Coping With Apartment Living

by Nathan Walpow

In 1954, when I was five, my parents fled the tenements of Brooklyn. We moved to Woodhaven in Queens, where the Forest Park Co-op was going up. Nine buildings, six floors each, roughly a thousand apartments. And there we stayed. I moved away in 1969, and my sister not long thereafter, but my mother and father lived there for the rest of their lives.

The Co-op was a ghetto. The residents were 90% or so Jewish, the surrounding neighborhood 0% or so. What this meant to us was that when we were old enough to go to Hebrew school we could look forward to being beaten up on the way by proto-neo-Nazis with a German Shepherd named Sheba. Eventually a synagogue was established nearby, though they ran out of money and for many years the place resembled a bomb shelter.

At P.S. 119, we discovered another difference between us and everyone else in the neighborhood. The “walkers” (we took a school bus) lived in houses. They had yards and fences and staircases (think Archie Bunker’s place) and all we had was the coping, a low brick fence with a whitewashed top that we spent innumerable hours sitting on, rattling off baseball statistics, later moving on to rock and roll and girls. We never visited these kids’ houses; after-school fraternization just wasn’t done. But these early school days were my introduction to the one-family dwelling.

the coping
The coping.

Much later I found out about Levittown. There were thousands of families out there on the Island, all headed by World War Two vets like my father. Later still—when my parents were gone and it was too late to ask—I began to wonder why we hadn’t taken that route. Did they not know about it? Was the concept too foreign to them?

They must have had the $90 down and $58 a month one needed to get their foot in the door. Our monthly payment at the Co-op was more than that—roughly $90. There was a mortgage involved, and it eventually got paid off thirty or forty years later. But I’ve never been able to figure out exactly what the financial setup was and, when the place was sold after my mother died, the proceeds were a pittance.

When I graduated college I moved upstate to work for General Electric, at the plant that dumped all the PCBs in the Hudson. After a couple of months renting a room from an old woman who made me leave when she went out of town (I slept in my car one night, and on the second snuck into the basement), I got my first apartment, one of eight in a big old house that had been converted. Eighty bucks a month furnished, kitchen, bathroom, and living/bedroom. I dropped acid and my virginity in the first month or two. A local motorcycle gang took to coming around to shoot up speed on my rug.

That place made an impression on me; I have a recurrent dream that I’m moving back to a building I lived in years before. A four-up-four-down. With a long driveway leading to parking out back.

But I wanted more. My own furniture. A back yard with a garden. So when I spotted the top half of a duplex in the paper, I grabbed it. It was expensive ... $125 a month. But it was worth it. I had my own entrance. I could crawl out the window and sunbathe on the roof. I had my very own parking spot.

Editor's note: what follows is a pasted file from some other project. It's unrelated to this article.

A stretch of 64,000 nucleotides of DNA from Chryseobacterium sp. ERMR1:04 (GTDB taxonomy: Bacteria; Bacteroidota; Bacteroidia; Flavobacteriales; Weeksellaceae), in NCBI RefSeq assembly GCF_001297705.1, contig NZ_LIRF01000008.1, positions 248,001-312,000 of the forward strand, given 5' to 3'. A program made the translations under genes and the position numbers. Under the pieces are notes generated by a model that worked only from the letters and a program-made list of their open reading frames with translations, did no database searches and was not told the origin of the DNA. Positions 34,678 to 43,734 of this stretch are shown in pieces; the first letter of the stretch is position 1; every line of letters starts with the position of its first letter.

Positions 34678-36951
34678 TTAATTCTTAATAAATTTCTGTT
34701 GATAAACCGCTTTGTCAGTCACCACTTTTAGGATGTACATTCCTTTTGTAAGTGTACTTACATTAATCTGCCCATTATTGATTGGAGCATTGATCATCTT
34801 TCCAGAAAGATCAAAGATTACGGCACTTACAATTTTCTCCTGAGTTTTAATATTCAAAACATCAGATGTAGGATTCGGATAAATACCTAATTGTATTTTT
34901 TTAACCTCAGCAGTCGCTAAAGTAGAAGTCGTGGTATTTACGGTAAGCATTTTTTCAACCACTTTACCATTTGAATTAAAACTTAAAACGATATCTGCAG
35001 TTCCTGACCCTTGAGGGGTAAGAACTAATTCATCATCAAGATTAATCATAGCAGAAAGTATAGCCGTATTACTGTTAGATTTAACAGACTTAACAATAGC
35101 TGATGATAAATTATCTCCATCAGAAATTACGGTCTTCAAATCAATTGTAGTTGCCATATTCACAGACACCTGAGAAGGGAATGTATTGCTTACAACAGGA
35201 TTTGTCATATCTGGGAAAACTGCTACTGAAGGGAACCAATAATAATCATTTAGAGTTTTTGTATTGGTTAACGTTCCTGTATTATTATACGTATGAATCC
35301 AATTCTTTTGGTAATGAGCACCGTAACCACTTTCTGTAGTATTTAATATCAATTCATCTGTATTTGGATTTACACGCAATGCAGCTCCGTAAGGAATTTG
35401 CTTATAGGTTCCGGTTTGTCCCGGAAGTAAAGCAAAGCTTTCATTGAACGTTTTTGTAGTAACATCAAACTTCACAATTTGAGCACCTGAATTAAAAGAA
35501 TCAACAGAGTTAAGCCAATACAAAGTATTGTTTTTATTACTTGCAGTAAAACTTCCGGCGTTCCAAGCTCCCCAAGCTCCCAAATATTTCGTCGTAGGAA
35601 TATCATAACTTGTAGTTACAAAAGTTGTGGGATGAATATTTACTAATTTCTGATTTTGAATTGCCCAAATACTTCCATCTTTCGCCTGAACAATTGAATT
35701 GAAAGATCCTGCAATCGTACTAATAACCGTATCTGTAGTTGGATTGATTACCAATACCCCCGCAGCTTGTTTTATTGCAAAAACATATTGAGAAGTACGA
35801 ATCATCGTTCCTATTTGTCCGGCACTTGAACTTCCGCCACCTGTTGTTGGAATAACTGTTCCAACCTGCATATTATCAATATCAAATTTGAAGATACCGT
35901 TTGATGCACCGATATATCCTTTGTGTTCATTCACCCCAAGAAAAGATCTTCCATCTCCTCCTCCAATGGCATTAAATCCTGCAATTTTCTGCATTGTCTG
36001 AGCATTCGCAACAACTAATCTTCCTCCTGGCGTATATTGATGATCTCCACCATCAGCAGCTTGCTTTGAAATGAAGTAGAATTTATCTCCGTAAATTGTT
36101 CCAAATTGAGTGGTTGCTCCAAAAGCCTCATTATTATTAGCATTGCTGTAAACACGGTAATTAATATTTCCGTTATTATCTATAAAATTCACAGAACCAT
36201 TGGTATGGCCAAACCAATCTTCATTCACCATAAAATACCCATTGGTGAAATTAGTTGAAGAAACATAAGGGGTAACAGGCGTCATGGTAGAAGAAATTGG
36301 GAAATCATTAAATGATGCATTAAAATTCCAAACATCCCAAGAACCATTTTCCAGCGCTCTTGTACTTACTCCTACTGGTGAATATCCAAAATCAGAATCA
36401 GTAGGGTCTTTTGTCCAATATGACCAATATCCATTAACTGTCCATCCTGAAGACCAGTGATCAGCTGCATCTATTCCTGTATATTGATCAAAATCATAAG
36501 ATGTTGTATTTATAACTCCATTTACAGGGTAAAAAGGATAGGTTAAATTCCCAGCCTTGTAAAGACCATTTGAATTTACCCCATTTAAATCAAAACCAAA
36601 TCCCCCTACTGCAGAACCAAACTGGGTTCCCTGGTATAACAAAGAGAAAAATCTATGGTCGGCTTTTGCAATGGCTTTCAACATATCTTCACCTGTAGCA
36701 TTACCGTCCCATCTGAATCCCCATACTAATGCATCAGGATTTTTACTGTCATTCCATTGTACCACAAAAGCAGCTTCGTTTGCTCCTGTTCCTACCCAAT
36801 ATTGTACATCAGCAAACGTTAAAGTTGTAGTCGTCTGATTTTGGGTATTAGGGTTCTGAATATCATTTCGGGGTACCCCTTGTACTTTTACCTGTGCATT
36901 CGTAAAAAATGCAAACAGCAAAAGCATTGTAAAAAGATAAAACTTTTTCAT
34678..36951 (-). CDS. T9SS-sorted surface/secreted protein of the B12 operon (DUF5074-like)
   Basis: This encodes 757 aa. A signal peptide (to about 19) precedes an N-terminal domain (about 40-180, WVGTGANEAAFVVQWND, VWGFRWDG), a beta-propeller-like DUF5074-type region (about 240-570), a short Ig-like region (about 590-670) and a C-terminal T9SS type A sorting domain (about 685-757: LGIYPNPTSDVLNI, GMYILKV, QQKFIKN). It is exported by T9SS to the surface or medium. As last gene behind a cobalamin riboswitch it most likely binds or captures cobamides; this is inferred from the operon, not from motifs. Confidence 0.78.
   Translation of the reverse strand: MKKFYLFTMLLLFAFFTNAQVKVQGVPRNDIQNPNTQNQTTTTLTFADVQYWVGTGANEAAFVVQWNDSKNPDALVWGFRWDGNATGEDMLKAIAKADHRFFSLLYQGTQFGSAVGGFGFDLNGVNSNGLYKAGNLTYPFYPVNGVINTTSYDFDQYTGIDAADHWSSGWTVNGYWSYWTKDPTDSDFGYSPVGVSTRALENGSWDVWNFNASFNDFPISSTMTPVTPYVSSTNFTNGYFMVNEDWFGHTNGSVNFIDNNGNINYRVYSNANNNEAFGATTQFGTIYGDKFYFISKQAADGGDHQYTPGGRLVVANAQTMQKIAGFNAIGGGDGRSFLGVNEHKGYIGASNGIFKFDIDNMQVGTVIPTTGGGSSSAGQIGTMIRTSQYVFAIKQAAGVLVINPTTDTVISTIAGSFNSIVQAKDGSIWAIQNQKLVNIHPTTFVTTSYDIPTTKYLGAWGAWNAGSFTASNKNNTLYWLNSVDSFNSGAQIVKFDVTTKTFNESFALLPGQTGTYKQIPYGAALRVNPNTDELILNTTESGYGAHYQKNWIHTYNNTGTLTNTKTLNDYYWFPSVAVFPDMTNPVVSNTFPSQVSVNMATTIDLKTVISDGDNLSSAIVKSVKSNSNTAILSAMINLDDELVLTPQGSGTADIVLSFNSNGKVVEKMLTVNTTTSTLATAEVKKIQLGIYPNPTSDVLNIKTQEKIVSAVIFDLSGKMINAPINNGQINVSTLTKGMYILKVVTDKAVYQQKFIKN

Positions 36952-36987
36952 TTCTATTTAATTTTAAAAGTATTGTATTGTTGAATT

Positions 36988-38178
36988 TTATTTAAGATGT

Fine for then. But I was starting to realize that someday I wanted a house. I didn’t know how I would ever do it, given that the word savings didn’t seem to be in my vocabulary. It didn’t matter there in the Adirondacks; I was miserable in my job and pretty glum about living in a small town, and I knew it wouldn’t last.

Then I moved to Oklahoma.

There was a woman involved; I shared an apartment with her and her teenage brother for six months, until she and I both realized what a huge mistake we’d made. I moved out and got an apartment. Nothing special. A medium-sized building, two or three stories, with stupid carpet. And there I began thinking seriously about buying a house. I was making a good living working for IBM, and, in a rare moment of foresight, had joined the stock purchase plan. So when Hefner Village was announced, I had enough for a down payment.

Townhomes, they were called, just to the west of—and below the waterline of—Lake Hefner, an artificial reservoir. There were several plans. One-story or two. I liked the one-stories because you only shared one wall with a neighbor. I didn’t even consider a traditional standalone house. Somewhere along the line I’d discovered I didn’t care about that back yard anymore. All I wanted was A Place To Own.

So, in 1975, I became a homeowner. Something my parents, by chance or design, never attained. The American Dream at its finest.

The cost, including interior upgrades, tax, and license, was $32,000. My mortgage was $268 a month. I even had money left over for frivolities like a Fiat 124 Spider.

Nathan’s place in Oklahoma
The Oklahoma townhome after a snowfall.
The cactus garden is at lower left.

I lived there for four years. I flip-flopped on the garden, and built a cactus plot and planted rosebushes around the periphery. I contracted hepatitis there, and sat watching Ironside reruns for five weeks while waiting for my bilirubin to come down. I discovered I wanted to act, and appeared in Lysistrata at the Oklahoma Theater Center.

And I came to terms with something I probably should have accepted within my first few months in Oklahoma, when I spent six weeks in classes in the old IBM building on Wilshire while living in an apartment complex on Ardmore Avenue.

I wanted to live in Los Angeles.

what happened next

Nathan Walpow writes crime fiction and is FourStory's editor. |


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